Who are you trying to kid? You know you'll be watching

The Scoop

If you've even uttered the words "Who cares?" when discussing The Match between Tiger and Phil, then the answer is staring you in the face. Alex Perry explains in The Slam

Now, some exciting news – The Matchwill be broadcast live on Sky Sports in the UK. Huzzah!

The replies to that tweet were hilarious. Just loads of middle-aged men screeching into their phones about how it’s a waste of time and money and empty threats like, well, this…

Quick tip: If you’re going to the effort to tweet “Who cares?!” then the answer is you. You care.

How can you not be intrigued by this ridiculous spectacle? It’s not event about the golf, or the obscene amounts of money on offer, it’s about how these two generally behave for the four and a bit hours they’ll be thrust in each other’s company in Las Vegas.

Will I be watching? Yes, of course. I’d watch Tiger open a supermarket if they put it on TV.

Sure, the money involved in The Match is utterly ridiculous. If you’ve been living under a rock, or just not interested, the winner will get $9 million of sponsors’ money, with various side bets thrown up throughout the round coming out of the players’ own pockets and donated to charity – the first of which is $200,000 on whether or not Mickelson will birdie the first hole.

On the prize money, Mickelson uttered something during the press conference about how plenty of golf tournaments have purses of far more than $9 million. Yes, Phil, but most weeks that’s split across the 70-odd players that make the cut.

The huge prize pot didn’t really bother me until they started posing with piles of cash, crossing the line into crass. At least Tiger attempted to look a bit bashful, while Phil went for the Floyd Mayweather/hip-hop superstar/embarrassing dad combo…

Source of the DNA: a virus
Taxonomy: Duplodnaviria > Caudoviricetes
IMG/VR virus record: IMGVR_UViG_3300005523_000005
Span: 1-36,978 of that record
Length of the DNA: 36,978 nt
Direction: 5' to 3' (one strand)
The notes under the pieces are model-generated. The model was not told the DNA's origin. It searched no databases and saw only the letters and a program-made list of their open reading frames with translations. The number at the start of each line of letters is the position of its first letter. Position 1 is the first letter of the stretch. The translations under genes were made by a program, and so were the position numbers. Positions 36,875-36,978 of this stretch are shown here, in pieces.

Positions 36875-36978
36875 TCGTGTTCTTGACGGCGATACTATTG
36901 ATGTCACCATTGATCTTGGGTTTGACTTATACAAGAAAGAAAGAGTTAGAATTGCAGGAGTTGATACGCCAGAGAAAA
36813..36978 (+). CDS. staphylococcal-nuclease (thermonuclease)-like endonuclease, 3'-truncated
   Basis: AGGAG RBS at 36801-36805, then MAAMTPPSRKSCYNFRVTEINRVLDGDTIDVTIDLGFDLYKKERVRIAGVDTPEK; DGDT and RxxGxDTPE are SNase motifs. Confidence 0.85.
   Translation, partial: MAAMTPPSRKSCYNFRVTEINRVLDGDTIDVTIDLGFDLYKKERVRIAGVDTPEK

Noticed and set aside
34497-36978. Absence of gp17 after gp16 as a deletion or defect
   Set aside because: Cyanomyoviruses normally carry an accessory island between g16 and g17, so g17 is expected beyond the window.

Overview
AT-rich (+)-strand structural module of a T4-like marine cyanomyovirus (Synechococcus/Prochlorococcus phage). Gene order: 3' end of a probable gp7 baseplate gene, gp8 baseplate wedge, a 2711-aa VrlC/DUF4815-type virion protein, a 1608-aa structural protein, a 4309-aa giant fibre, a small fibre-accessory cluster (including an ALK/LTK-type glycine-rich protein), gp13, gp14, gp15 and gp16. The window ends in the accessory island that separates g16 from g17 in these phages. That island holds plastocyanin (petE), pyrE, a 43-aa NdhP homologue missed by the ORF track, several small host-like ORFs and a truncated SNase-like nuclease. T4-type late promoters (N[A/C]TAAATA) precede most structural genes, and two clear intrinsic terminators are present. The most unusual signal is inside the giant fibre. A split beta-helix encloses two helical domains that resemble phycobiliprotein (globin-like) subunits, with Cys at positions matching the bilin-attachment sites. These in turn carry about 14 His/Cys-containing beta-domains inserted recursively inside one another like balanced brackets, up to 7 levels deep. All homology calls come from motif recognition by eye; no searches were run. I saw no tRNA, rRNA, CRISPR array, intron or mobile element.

The worst take I’ve seen regarding the money was offering “perspective” on the $200,000 side bet, claiming that it is the equivalent of someone who earns $60,000 betting $300 a time on side bets.

Yes, the maths might be correct, but someone who earns $60,000 a year – around £45,000 – almost certainly can’t afford to lose that proportion of their salary on some silly bets. Tiger and Phil could gamble 75% of their overall wealth and still be remarkably comfortable for the rest of their days.

I do have a slight hope that the winner will donate the entirety of the prize fund to their chosen charity, and the reason that hasn’t been announced is due to the added pressure of the possibility of said charity missing out on the cash injection. We’ll see.

Away from the huge amounts of green on offer, most people’s problem seems to be that Tiger and Phil just ain’t what they used to be.

“They’re has-beens!” they cry. Well, they’re not, are they? Phil won a WGC and Tiger won his 80th PGA Tour title at the Tour Championship this year, remember.

“I’d much rather watch Rory McIlroy vs. Dustin Johnson!” they scream. Would you really? I’ll bet you $200,000 you wouldn’t.

Incidentally, we had a go at working out who we’d rather watch go head-to-head for $9 million, and you can find out who we said in this week’s Fourball

Enjoy The Match. You know you’ll be watching.

Wink.

More on The Match

About the Slam

Founded in 2017 in a tiny green room in Leeds, The Slam, presented by Alex Perry, is National Club Golfer’s irreverent look back on the biggest news of the week from the golfing world.

It has since received rave reviews from the critics:

“This guy is nowhere near as funny as he thinks he is” – Facebook

“I wish he would get his hair cut” – YouTube

“WTF” – Twitter

“I heard him say Tiger Woods. Did he criticise Tiger Woods?” – Tiger Woods fans

“You look very handsome and I’m ever so proud” – Alex’s mum

If you’d like more musings from Alex’s little world, you can follow him on Twitter. Or don’t, that’s up to you. Probably best you don’t.

Want to see more episodes of the Slam? Then you must be really bored. Anyway, you can do that by clicking here or heading over to NCG’s YouTube channel.

Previous article
Next article
Top